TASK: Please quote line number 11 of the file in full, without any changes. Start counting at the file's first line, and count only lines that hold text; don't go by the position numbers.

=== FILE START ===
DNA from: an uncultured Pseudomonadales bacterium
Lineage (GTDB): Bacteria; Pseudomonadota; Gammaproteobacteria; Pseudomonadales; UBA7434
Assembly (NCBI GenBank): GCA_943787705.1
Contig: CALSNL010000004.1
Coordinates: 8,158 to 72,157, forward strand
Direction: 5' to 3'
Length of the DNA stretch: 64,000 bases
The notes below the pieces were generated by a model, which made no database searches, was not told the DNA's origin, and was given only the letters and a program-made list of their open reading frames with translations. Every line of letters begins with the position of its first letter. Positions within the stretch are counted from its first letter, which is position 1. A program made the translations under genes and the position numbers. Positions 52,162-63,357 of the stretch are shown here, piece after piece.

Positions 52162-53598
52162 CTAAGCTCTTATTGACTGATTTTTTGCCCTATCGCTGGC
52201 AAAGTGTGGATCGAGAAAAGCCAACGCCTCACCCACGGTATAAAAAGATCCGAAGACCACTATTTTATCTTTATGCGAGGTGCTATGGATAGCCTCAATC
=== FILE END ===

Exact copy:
52201 AAAGTGTGGATCGAGAAAAGCCAACGCCTCACCCACGGTATAAAAAGATCCGAAGACCACTATTTTATCTTTATGCGAGGTGCTATGGATAGCCTCAATC